Today I learned that Pope Francis thinks I’m selfish. And although I don’t really care about his opinion, it really got my wheels turning about why people are so uncomfortable with the idea of people choosing to be childfree. Why the decision is met with so much suspicion. Why people try so hard to convince childfree people to change their minds.
So here are a collection of my theories.
Departure from the norm makes people uncomfortable. We see this over and over throughout history; with women entering the workforce, women voting, men being stay at home dads, biracial marriages…there are literally thousands of examples. Our cultures teach us what is normal and expected, and when something departs from this framework, we notice and question it. It makes us reconsider things. It makes us uncomfortable. And since we don’t like to feel uncomfortable, we attempt to make the feeling go away – sometimes by hating and blaming the people who we feel “caused” the feeling.
Considering an alternate life makes one question their own choices. Some people honestly never realized that a childfree life was an option, and now that it’s becoming more normalized, people may consider what their life would have been like without children and feel a need to defend their choice. I’m not saying that having children is wrong or a choice that people inevitably regret, but I think it is common for us to consider alternate lives that we may have had if we had made different choices and it is common to feel a degree of discomfort as we compare that with the life we live.
Jealousy. This isn’t always the case, of course, but we all tend to suffer from viewing the grass as greener on the other side from time to time, and I think at times parents might feel jealous of the freedoms that childfree people enjoy.
Some of the childfree community has advocated for themselves in a very harsh way. I’m very careful to align myself with compassionate childfree individuals who don’t spend their time bashing parents and I desperately hope this blog reflects that. Some members of the childfree community, however, advocate for themselves and their choices by belittling and shaming parents, which of course will only cause parents to become defensive and react harshly back!
Women who reject traditional roles are deemed as threatening by certain people. I’m not of the mindset that all men are misogynistic, but there are definitely a decent number who would like to see women remain in the traditional role of homemaker. Women who are seen as equals to or even higher-ranking than men can challenge a man’s self concept and this can be seen as threatening.
We have a hard time understanding that multiple concepts can exist at the same time. As humans, we like to neatly categorize people and behaviours. People are either good or bad. Maternal or not. Selfish or selfless. We have a hard time understanding that a person can advocate for themselves and their wants while still deeply caring about others and contributing to the world. We can decide to not have children and still contribute significantly to society.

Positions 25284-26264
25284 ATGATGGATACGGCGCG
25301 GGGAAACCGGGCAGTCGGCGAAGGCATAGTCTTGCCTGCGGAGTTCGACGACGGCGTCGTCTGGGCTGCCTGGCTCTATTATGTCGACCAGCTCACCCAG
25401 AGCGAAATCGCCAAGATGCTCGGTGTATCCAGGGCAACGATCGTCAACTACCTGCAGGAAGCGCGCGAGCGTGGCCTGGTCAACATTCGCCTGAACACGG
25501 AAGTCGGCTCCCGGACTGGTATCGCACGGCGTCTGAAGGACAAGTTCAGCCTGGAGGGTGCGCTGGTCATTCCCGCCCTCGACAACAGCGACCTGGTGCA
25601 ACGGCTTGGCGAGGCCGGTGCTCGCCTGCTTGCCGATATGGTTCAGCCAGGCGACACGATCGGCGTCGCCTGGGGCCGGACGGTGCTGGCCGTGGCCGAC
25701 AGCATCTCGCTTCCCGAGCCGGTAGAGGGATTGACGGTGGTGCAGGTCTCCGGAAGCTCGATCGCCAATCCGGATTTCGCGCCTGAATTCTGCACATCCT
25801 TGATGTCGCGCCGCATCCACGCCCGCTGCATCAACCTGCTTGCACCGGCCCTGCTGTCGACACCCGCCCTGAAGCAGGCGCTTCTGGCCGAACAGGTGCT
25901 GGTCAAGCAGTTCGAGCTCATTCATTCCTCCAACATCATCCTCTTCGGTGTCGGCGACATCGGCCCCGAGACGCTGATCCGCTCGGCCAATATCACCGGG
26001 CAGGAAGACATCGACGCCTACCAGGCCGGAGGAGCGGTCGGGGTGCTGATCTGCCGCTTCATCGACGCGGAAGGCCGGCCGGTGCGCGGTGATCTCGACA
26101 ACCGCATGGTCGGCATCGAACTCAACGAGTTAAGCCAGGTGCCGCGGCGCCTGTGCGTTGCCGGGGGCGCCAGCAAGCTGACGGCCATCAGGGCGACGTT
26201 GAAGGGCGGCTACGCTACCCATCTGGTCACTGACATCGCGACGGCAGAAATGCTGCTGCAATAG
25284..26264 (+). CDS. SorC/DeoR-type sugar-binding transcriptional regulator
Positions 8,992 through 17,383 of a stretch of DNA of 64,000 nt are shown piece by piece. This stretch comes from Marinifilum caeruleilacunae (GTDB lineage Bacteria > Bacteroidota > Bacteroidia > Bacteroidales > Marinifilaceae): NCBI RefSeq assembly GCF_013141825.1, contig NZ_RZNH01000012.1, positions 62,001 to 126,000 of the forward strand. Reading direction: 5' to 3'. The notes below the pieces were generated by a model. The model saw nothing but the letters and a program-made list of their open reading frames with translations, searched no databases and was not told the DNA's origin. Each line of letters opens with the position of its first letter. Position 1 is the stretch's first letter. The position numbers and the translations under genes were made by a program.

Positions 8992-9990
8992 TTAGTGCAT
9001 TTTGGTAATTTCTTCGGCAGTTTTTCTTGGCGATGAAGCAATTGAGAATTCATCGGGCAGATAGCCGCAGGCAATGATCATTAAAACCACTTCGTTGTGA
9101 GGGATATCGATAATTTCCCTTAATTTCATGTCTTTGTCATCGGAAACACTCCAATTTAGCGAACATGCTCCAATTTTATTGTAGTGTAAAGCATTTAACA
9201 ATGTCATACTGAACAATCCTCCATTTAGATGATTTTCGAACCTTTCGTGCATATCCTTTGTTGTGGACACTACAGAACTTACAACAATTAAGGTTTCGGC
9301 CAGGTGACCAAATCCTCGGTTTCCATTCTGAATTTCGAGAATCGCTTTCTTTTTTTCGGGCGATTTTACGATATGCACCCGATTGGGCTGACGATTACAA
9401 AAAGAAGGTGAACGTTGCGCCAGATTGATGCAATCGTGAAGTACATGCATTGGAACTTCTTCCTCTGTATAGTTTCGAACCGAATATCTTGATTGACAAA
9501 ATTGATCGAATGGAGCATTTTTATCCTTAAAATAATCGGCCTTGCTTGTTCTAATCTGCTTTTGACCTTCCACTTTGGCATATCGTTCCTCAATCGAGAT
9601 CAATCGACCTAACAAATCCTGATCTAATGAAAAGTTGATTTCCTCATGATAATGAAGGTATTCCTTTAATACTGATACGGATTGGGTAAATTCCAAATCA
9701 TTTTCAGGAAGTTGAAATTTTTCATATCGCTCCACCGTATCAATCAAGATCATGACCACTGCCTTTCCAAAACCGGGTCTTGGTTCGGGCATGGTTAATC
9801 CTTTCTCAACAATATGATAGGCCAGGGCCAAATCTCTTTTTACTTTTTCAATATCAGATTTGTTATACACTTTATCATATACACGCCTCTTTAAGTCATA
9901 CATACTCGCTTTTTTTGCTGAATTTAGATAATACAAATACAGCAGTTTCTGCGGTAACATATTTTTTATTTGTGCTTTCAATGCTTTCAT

Potential children “exist” in some people’s minds and are viewed as missing out. I know there are certain religions that actually teach this concept, that your “potential children” exist somewhere and you should bring them into the world. Even outside of these religious views, though, I think it is common for people to unconsciously have abstract ideas of fictional children and when you don’t make them a reality, it’s almost like you’re selfishly choosing to deny these fictional children their fictional opportunities.
Parenthood, and especially motherhood, is praised for the amount of self sacrifices one makes and if someone chooses not to have children, they’re effectively proclaiming they aren’t willing to make these sacrifices. Which is true. This is one of the main reasons I’ve remained childfree, because I’m not willing to sacrifice my dreams and goals. If a parent gives up their life goals and passes up opportunities for their dreams in favour of their children, they are praised. Nevermind that they spent nights crying in the shower, afternoons feeling unfulfilled and mornings filled with dread; they made sacrifices for their child, and these are considered to be the greatest sacrifices of all. And they are great and important if you’ve chosen to have children, and it would be selfish to not make sacrifices for the good of your child. But if the said child doesn’t exist, how is it selfish?
Childfree individuals are not investing in future generations by producing them. I’m fascinated by Terror Management Theory and how it could potentially explain at least part of our desire to have children. I’m curious whether it could also explain how childfree individuals are seen as selfish and as not investing through production of future generations.
What do you think about these theories? Would you like to see a specific one explored further? Do you have any other theories?